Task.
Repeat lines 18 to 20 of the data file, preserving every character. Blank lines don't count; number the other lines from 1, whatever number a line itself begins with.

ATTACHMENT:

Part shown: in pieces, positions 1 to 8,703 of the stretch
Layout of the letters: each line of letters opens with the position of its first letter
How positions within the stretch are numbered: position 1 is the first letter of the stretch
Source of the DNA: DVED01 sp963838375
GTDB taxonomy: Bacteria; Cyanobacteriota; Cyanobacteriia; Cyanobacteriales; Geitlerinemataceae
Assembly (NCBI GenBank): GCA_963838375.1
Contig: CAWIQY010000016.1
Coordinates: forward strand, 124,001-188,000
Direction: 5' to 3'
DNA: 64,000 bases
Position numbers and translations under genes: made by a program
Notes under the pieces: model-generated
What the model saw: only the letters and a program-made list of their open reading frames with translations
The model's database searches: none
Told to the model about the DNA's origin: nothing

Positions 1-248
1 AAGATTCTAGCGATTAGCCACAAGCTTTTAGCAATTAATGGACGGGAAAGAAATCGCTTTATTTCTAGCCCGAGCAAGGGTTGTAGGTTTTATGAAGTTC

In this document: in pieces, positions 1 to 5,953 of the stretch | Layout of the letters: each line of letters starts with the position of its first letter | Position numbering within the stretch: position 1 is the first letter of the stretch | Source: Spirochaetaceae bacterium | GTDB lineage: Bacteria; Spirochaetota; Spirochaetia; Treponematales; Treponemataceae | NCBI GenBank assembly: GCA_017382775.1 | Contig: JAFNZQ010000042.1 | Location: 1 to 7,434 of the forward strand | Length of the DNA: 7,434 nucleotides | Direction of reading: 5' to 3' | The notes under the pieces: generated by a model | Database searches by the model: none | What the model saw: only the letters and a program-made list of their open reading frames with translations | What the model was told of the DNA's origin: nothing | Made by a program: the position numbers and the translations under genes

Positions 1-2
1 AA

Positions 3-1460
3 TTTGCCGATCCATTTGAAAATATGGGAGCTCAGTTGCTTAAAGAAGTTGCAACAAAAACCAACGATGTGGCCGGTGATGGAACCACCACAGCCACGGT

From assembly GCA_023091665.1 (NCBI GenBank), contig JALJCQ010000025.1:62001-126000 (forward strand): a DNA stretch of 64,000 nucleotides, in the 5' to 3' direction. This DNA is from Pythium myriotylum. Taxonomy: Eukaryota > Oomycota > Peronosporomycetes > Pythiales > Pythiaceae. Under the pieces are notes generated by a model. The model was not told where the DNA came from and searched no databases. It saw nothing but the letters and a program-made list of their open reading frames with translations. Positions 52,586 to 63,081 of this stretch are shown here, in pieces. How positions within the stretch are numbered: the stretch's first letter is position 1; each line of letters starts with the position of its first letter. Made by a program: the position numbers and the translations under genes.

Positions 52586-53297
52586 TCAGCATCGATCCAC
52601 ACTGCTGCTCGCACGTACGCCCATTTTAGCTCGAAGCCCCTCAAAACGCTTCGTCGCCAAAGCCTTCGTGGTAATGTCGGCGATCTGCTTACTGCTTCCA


In this document: in pieces, positions 1 to 5,953 of the stretch | Layout of the letters: each line of letters starts with the position of its first letter | Position numbering within the stretch: position 1 is the first letter of the stretch | Source: Spirochaetaceae bacterium | GTDB lineage: Bacteria; Spirochaetota; Spirochaetia; Treponematales; Treponemataceae | NCBI GenBank assembly: GCA_017382775.1 | Contig: JAFNZQ010000042.1 | Location: 1 to 7,434 of the forward strand | Length of the DNA: 7,434 nucleotides | Direction of reading: 5' to 3' | The notes under the pieces: generated by a model | Database searches by the model: none | What the model saw: only the letters and a program-made list of their open reading frames with translations | What the model was told of the DNA's origin: nothing | Made by a program: the position numbers and the translations under genes

Positions 1-2
1 AA